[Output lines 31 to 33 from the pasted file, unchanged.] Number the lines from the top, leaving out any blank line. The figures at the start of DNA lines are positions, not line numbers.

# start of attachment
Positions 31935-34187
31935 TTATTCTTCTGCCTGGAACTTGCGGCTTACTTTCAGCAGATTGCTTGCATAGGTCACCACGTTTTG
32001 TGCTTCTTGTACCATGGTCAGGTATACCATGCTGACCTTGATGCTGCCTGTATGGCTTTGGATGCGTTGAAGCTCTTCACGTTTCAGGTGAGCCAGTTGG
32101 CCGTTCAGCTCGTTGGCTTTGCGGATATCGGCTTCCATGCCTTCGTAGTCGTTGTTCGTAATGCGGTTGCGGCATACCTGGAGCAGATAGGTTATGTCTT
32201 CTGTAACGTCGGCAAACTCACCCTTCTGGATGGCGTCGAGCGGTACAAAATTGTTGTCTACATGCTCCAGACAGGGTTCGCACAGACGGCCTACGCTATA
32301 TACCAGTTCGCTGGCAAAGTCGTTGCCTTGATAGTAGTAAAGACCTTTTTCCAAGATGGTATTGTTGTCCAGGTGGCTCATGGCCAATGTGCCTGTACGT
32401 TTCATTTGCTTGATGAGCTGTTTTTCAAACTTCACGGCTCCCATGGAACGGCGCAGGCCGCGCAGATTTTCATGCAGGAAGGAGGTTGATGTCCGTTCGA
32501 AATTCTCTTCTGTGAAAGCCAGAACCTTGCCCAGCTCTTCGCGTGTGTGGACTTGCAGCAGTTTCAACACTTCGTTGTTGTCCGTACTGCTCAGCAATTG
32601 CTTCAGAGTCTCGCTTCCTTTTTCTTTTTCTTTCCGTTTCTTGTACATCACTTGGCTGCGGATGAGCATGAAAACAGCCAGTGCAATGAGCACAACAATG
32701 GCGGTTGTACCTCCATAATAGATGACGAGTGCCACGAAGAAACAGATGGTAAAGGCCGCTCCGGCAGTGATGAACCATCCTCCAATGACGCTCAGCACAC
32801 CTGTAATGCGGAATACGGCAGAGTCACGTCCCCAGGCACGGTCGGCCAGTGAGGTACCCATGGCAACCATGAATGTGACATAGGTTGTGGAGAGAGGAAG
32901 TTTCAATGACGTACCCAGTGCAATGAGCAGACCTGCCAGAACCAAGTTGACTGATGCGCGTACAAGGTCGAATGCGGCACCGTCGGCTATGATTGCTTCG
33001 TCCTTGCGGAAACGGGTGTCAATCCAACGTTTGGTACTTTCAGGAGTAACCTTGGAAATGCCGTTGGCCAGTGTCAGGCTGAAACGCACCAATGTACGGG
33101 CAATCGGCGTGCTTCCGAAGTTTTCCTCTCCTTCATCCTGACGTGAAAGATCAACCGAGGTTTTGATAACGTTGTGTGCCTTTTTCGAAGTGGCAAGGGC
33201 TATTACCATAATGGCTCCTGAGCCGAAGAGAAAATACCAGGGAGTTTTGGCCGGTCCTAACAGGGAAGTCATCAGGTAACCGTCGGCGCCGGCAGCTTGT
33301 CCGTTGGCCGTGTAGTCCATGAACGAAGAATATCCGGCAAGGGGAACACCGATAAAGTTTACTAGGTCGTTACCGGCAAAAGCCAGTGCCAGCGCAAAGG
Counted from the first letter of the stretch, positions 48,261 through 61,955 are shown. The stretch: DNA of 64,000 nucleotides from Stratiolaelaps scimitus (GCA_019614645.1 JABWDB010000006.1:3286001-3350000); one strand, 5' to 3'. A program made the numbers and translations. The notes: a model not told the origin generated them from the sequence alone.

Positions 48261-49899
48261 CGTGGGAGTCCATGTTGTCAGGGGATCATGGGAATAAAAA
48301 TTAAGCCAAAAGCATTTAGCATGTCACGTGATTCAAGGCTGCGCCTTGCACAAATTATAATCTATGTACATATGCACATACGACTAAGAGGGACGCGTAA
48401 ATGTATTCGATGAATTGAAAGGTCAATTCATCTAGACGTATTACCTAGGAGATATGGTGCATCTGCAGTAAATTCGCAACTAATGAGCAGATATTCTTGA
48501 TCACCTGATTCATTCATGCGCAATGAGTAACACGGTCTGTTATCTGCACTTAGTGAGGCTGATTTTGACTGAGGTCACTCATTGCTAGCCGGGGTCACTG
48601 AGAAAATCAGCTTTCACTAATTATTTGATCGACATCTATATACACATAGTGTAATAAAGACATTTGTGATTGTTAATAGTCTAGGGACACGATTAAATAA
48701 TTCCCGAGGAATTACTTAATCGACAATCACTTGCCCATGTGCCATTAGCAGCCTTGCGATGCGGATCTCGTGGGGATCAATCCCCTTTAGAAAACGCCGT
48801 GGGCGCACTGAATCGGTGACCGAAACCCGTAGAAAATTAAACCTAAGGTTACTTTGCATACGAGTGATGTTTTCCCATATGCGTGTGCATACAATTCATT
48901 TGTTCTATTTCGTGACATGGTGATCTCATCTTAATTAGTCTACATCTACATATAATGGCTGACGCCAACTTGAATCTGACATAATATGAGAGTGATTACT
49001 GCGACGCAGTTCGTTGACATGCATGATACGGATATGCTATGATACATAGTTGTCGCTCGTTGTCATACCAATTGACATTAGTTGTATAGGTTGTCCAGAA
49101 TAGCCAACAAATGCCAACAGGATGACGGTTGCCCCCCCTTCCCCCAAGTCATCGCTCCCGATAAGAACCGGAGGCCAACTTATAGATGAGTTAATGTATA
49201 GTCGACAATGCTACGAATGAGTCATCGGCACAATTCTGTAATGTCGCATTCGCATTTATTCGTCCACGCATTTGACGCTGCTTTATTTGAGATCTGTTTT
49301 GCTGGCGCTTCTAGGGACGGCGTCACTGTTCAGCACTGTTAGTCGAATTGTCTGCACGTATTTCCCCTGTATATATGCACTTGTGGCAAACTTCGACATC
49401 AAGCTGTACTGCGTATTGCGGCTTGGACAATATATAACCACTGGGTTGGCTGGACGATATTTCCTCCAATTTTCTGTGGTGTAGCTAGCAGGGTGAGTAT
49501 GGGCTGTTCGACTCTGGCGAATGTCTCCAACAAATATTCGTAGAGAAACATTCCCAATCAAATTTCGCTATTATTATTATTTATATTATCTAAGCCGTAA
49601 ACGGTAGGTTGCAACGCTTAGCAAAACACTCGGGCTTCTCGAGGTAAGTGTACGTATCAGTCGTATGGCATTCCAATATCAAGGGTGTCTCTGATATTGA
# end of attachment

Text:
49401 AAGCTGTACTGCGTATTGCGGCTTGGACAATATATAACCACTGGGTTGGCTGGACGATATTTCCTCCAATTTTCTGTGGTGTAGCTAGCAGGGTGAGTAT
49501 GGGCTGTTCGACTCTGGCGAATGTCTCCAACAAATATTCGTAGAGAAACATTCCCAATCAAATTTCGCTATTATTATTATTTATATTATCTAAGCCGTAA
49601 ACGGTAGGTTGCAACGCTTAGCAAAACACTCGGGCTTCTCGAGGTAAGTGTACGTATCAGTCGTATGGCATTCCAATATCAAGGGTGTCTCTGATATTGA